Mexico: Desperately Seeking Skilled Labor

Even with wages rising, Mexico's companies can't find enough

Edgardo Saucedo was fed up with his job at a brewery. The pay was good, but the company wouldn't train him or give him a permanent job. So earlier this year the 20-year-old machinist walked out and went to work for Nemak, a fast-growing auto-parts company in a suburb of Monterrey. "I prefer a job where I can start at the bottom but have some security and a chance to move up," says Saucedo, whose gel-spiked hair is a counterpoint to Nemak's regulation blue overalls.

Saucedo has good reason to feel confident. As new investment, both foreign and local, pours into Monterrey, Mexico's industrial capital, companies are faced with a shortage of skilled labor. They're scrambling to attract and retain workers with a technical degree plus some solid experience--machinists, tool-and-die makers, and welders, as well as skilled workers in other trades. Not surprisingly, starting salaries for skilled workers have climbed to $90 to $100 a week in Monterrey's Nuevo Leon state. That may not seem like much, but two-thirds of Mexicans earn less. "We think the cost of labor will keep rising,"says Armando Tamez, Nemak's executive vice-president for product development.

That's quite a change for Mexico, where low wages and high turnover have long been the norm. With millions of low-skilled workers willing to work for $5 or $6 a day plus benefits, companies typically make up what they lack in productivity with manpower. But manufacturers now are feeling the effects of four years of robust growth averaging an annual 5.1%, and $11 billion a year in foreign direct investment--most of it directed at the export sector.

DEFICIT. From the maquiladora-heavy northern border to the highly industrialized center of the country, companies report they are running into labor shortages. "It takes a lot longer to fill 100 places," says Francisco Rodriguez, human resources director at Grupo IMSA, a steel and auto-parts group in Monterrey.

In Nuevo Leon, the local manufacturing industry chamber estimates that the shortfall in skilled workers amounted to 35,544 last year. That's up from 19,096 just two years earlier (chart). Thanks in large part to this deficit, Salvador Gutierrez, a chamber official and director general of auto-parts maker Industria Automotriz, figures that salaries rose an average of 14% in Monterrey last year, vs. 5% to 6% nationally.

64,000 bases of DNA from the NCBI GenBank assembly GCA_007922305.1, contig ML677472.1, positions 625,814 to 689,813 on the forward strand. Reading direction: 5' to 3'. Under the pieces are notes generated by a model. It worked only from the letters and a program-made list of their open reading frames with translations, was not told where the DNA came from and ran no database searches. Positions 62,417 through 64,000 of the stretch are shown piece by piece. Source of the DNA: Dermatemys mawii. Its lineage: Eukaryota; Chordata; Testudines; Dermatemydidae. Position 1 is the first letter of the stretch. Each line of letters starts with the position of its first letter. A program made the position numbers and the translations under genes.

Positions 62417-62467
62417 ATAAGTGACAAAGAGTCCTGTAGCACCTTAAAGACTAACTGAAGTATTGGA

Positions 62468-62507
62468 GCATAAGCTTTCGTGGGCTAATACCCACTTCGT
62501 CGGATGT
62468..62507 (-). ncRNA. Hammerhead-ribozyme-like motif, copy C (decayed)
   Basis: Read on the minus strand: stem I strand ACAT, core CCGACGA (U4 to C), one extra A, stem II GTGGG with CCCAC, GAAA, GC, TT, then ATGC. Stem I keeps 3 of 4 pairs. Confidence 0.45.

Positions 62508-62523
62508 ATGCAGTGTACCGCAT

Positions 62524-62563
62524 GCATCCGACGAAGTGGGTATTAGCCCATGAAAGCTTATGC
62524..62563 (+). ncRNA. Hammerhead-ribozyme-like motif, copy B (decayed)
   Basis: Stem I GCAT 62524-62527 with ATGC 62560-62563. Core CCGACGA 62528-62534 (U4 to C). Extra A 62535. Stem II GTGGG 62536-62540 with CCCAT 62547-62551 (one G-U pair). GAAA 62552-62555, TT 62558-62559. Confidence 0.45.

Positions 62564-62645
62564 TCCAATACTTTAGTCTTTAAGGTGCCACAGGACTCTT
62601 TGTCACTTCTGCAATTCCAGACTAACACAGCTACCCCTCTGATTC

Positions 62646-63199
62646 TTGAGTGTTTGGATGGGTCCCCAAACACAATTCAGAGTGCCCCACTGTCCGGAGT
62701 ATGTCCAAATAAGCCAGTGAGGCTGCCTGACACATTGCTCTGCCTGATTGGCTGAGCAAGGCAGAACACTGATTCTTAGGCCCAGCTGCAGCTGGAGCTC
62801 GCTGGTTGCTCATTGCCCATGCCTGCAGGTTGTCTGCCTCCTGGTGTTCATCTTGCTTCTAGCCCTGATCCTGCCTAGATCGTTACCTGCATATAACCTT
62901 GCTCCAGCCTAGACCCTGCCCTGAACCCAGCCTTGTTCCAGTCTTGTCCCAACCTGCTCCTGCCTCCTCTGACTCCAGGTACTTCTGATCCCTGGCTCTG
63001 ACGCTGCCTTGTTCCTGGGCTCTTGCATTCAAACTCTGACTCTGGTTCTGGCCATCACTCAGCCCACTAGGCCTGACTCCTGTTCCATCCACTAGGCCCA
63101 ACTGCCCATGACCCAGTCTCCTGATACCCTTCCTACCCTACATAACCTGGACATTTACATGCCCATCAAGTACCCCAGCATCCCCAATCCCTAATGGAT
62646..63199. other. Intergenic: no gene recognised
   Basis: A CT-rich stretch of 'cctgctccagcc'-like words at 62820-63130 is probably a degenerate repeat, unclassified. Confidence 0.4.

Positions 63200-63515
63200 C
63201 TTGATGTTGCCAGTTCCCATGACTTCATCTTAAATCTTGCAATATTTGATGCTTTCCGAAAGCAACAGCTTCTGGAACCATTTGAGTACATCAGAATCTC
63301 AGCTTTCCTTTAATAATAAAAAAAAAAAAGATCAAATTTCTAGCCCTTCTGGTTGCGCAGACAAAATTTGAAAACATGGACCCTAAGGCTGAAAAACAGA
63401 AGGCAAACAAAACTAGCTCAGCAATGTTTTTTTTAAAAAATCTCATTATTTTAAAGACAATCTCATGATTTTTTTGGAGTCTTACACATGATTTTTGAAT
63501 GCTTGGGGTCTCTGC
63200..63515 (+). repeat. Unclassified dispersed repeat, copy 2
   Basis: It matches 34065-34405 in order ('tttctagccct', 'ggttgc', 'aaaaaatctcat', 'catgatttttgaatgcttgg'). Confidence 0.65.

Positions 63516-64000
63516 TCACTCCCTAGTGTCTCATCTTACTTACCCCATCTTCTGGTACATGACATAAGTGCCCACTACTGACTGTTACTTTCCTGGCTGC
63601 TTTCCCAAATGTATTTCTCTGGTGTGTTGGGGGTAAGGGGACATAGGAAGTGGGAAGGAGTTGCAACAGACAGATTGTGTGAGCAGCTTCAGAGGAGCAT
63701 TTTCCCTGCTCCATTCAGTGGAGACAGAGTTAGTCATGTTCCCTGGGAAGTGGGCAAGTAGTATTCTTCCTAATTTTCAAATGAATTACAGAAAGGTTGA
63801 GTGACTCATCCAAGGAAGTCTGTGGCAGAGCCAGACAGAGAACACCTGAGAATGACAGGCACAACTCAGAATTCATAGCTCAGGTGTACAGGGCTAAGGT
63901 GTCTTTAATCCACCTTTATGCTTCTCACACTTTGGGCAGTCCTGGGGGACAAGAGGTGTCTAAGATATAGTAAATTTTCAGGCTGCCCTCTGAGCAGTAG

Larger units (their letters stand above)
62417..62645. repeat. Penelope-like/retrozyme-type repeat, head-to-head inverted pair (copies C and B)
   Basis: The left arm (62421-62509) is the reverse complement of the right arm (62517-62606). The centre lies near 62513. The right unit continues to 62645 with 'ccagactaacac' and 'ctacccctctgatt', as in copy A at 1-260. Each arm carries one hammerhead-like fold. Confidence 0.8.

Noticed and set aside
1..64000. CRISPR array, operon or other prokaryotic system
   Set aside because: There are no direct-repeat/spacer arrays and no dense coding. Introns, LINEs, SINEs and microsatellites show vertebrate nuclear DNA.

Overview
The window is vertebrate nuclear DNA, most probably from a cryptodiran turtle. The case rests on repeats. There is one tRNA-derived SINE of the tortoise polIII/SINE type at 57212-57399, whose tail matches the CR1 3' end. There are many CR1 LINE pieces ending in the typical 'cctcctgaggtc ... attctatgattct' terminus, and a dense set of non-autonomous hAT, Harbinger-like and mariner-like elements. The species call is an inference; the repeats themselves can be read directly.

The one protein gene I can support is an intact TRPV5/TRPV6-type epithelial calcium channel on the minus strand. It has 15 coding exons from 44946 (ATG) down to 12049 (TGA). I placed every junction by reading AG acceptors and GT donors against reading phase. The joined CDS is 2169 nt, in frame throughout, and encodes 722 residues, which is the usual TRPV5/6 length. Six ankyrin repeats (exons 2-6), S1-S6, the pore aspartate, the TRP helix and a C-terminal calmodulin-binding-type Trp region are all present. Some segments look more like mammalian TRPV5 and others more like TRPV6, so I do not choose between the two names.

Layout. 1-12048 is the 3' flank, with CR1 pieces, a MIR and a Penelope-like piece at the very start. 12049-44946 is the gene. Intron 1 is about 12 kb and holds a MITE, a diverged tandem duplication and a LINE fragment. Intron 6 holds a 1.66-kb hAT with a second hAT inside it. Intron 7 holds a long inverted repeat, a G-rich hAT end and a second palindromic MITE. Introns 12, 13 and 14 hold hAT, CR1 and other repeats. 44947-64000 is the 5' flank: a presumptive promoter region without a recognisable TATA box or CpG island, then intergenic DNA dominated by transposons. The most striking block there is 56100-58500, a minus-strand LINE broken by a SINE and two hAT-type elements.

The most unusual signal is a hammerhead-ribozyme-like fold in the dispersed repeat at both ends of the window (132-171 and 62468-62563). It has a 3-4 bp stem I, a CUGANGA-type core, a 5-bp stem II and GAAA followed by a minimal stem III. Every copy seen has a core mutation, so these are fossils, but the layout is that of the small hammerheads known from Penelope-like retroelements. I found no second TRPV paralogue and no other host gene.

Companies are having to make do, training welders or tool-and-die makers themselves or hiring newly minted engineers to do the work. At Nemak, new hires get some 400 hours of training in their first two to three years with the company, at a cost of $4,000 to $5,000 per employee. Nemak, the auto-parts division of Monterrey steel and petrochemicals giant Alfa, also pays its workers 10% to 15% above market wages, which helps reduce turnover. A machinist with a couple of years' experience earns about $135 a week. Benefits ranging from subsidized lunches to Christmas bonuses add 75% to 100% to base pay. For the company, the extra expenses pay off: Productivity at its plant grew by 9% last year.

Mexico: Desperately Seeking Skilled Labor

Yet the private sector on its own can't address the vast national deficit in skilled workers. That's the responsibility of Mexico's overstretched education system. The federal government, with assistance from some companies, has set up two technical junior colleges in Monterrey, both offering a two-year degree. Meanwhile, the Nuevo Leon government has funded three technical training centers for unemployed workers. And the Alvaro Obregon Industrial & Technical High School is lobbying businesses to donate machinery so students can get practical training. "The closer the relationship is with the company, the better it is for the students," says Jose Efren Castillo, the school's director. Starting salaries for graduating machinists rose 25% last year.

Wages will probably keep rising if Mexico manages to get through this year's presidential election without an economic crisis. For companies such as Nemak, that shouldn't be a problem. Tamez believes that profitable businesses should "share the wealth." He recalls Henry Ford's maxim that each of his workers should earn enough to be able to buy his own car. If things work out for Edgardo Saucedo, the new hire at Nemak, he may soon have a new set of wheels.

Before it's here, it's on the Bloomberg Terminal.